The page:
Today was a hot and humid day in Columbia, South Carolina at 92 degrees, but it was cool in comparison to the temperature of the fires burning in the hearts of the NAACP marchers. The message was clear: Equality is a must and the broken cycle of inequality must come to an end. If you don't know by now, I'm speaking about the NAACP's Journey for Justice March. The Journey for Justice March is a 860 mile march that spans through 5 states, starting on the Edmund Pettus Bride in Selma, Alabama and ending in Washington D.C. on September 16th. While on their stop at the Statehouse today for their "Rally at the Capitol" various speakers spoke out against various social ills.
Vince Ford-(Education Chair of the SC NAACP) spoke out about the education disparity issues that are faced by low income schools and the graduation rates among people of color compared to their white counterparts.
Virginia Sanders-(Sierra Club/Sustainable Midlands) gave a very informative and eye opening account of what is happening environmentally in predominately African American & low income communities regarding industrial facilities and the chemicals being dumped in the air and waters of those areas.
Joe Neal-(State Representative, District 70) gave a very fiery speech about the broken justice system that many of us have grown very well aware of. He dissected modern day slavery and how even here in South Carolina we have a big issue with corporations exploiting prison labor. He brought many statistics to the table and even gave a snapshot of how American's prison system looks in comparison to all of the other countries of the world.
The diversity of the marchers is what really hit me the most. There were young, old, white, black, men, women, and various different religious backgrounds all marching together for a single cause. A little more than halfway completed with the march, there have been many appearances made by strangers with a marching force that reached 250 at one point in time. The marchers have had great allies, including countless numbers of Rabbis and police jurisdictions that saw to their safety as they marched through busy and traffic laden areas. It has been said that there are about 12 people that have committed to the whole entire 860 mile stretch. All of the marchers are extraordinary individuals but there is one that I feel deserves direct recognition in this post. His name is Middle Passage. Middle Passage (a name inspired by the rough journey that slaves during the 17th and 18 century embarked on to get to America) has had 5, that's right FIVE open heart surgeries dating back to the 1980s. Not only is Middle Passage a survivor, he is also Merchant Mariner veteran of the Navy. During his service in the Navy he worked a supply line that delivered ammunition across the Pacific ocean to Korea. When the rally was over I took a few minutes to speak to him off to the side. I immediately thanked him for his dedication to the cause and his response was simple. "There's nothing else I'd rather be doing" and went on to say that he didn't even give it a second thought about marching the 860 miles. The respect I gained for him grew 10 fold. He has dedicated his life to fighting the good fight in the name of civil rights. We shared our various experiences regarding things that have unfolded the last few months, it was almost like I've known him my whole life. Before they left to board the bus for their next stop, he left me with some advice that I promised to stick to. "Continue educate the young, they are our future, too many people have given up on them" he said. The deal was sealed with a firm handshake.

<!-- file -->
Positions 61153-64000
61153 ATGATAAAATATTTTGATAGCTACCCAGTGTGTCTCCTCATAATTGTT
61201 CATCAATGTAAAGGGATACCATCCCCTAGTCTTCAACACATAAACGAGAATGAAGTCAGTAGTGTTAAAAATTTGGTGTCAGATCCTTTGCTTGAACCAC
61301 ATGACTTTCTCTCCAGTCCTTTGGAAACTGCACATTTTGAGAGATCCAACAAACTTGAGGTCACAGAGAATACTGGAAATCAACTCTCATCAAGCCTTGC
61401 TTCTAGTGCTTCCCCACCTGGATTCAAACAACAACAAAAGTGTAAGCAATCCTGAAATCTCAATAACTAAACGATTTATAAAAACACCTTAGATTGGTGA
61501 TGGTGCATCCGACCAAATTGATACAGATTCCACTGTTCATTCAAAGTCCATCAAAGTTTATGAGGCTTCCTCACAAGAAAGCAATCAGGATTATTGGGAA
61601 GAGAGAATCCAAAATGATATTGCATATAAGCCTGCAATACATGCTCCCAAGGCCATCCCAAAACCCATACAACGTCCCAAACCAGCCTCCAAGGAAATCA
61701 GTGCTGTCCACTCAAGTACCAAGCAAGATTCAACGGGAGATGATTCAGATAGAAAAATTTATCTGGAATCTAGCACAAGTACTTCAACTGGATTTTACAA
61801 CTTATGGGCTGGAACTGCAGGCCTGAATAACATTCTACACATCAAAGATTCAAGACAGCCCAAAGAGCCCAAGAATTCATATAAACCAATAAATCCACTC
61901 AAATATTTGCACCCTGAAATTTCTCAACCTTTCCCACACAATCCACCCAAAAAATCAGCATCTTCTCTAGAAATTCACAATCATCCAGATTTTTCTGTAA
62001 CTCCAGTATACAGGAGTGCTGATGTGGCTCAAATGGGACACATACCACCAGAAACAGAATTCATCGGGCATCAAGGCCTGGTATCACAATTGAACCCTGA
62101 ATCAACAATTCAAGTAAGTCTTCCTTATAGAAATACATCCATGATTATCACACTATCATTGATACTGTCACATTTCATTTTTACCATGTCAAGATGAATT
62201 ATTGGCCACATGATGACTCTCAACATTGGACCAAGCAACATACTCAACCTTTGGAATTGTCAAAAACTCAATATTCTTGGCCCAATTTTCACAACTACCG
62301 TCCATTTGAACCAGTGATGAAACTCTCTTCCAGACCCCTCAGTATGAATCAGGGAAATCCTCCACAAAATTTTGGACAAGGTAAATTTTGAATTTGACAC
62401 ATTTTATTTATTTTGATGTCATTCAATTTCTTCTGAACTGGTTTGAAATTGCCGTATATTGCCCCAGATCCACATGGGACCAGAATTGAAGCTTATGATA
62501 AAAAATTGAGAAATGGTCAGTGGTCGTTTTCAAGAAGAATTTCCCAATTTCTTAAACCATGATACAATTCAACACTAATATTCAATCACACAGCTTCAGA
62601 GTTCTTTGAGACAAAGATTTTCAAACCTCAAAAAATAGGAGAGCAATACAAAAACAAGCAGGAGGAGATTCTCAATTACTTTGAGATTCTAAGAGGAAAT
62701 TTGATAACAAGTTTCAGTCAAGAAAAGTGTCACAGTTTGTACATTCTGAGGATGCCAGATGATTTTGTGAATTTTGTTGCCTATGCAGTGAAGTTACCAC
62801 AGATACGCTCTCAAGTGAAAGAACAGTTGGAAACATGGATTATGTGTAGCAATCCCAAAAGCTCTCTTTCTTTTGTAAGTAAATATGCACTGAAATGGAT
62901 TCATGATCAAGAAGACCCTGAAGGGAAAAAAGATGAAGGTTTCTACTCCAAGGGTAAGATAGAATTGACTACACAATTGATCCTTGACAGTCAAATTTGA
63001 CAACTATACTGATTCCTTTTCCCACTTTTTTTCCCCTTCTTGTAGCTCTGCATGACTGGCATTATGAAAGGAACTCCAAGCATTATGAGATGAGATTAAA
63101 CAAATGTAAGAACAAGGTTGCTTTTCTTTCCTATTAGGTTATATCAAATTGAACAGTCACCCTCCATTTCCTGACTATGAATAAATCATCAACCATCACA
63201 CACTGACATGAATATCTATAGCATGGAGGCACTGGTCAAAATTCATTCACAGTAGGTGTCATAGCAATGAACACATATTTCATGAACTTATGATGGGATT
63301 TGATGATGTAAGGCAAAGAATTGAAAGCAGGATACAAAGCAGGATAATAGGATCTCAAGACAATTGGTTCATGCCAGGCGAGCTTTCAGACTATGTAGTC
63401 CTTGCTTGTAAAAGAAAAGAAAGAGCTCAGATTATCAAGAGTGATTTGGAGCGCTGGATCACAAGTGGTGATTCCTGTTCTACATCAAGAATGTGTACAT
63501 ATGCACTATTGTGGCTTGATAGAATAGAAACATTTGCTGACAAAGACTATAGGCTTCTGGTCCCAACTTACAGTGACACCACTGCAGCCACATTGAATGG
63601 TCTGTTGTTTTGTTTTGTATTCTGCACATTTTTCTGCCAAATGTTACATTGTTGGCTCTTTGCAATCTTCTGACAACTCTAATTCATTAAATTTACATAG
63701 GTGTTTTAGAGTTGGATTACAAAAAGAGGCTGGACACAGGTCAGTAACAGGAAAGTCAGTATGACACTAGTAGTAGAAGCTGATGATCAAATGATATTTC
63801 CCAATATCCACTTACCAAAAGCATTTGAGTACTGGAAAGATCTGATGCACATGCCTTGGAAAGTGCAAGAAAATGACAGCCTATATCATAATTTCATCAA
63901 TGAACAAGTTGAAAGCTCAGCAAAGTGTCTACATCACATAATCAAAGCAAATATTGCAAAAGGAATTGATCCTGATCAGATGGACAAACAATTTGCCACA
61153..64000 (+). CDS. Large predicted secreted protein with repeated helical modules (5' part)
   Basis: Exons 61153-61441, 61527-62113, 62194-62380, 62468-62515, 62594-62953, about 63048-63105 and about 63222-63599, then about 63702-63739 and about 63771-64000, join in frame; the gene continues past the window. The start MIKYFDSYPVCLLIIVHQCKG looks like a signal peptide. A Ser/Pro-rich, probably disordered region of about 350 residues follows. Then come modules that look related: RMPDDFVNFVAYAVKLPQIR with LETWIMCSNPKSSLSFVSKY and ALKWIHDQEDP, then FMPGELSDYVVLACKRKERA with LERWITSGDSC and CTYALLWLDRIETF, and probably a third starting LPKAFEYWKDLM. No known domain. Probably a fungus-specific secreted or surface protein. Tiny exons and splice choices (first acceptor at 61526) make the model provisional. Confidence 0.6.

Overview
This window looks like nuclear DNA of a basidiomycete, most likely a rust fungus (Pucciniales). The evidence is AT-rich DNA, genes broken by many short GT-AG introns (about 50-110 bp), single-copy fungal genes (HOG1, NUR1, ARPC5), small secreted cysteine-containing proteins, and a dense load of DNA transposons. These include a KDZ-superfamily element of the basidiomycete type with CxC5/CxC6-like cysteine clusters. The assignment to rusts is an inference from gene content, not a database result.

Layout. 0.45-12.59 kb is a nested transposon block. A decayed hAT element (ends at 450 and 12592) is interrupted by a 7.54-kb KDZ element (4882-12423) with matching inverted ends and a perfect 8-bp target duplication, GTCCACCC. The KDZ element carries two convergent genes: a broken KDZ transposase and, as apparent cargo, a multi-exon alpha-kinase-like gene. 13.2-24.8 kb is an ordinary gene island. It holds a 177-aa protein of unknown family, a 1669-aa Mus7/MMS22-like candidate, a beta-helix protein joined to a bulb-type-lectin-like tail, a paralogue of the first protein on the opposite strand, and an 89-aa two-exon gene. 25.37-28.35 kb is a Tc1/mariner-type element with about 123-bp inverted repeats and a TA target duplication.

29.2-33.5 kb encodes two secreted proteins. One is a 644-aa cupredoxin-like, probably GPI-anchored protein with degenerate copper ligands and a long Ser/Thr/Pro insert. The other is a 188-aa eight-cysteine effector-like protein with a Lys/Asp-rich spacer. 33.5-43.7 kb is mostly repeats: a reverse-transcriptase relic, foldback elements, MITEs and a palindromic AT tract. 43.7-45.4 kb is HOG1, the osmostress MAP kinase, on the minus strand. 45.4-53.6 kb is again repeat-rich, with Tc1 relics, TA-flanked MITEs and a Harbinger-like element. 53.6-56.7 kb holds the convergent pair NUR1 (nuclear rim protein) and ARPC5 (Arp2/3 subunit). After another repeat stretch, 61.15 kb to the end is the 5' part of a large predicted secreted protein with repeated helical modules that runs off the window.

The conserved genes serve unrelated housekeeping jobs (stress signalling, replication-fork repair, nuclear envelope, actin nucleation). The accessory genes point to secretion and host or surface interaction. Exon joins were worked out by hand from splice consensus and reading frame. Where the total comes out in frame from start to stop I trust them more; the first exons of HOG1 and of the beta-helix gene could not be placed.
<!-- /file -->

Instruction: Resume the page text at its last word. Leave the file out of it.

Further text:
Middle Passage, may we meet again brother.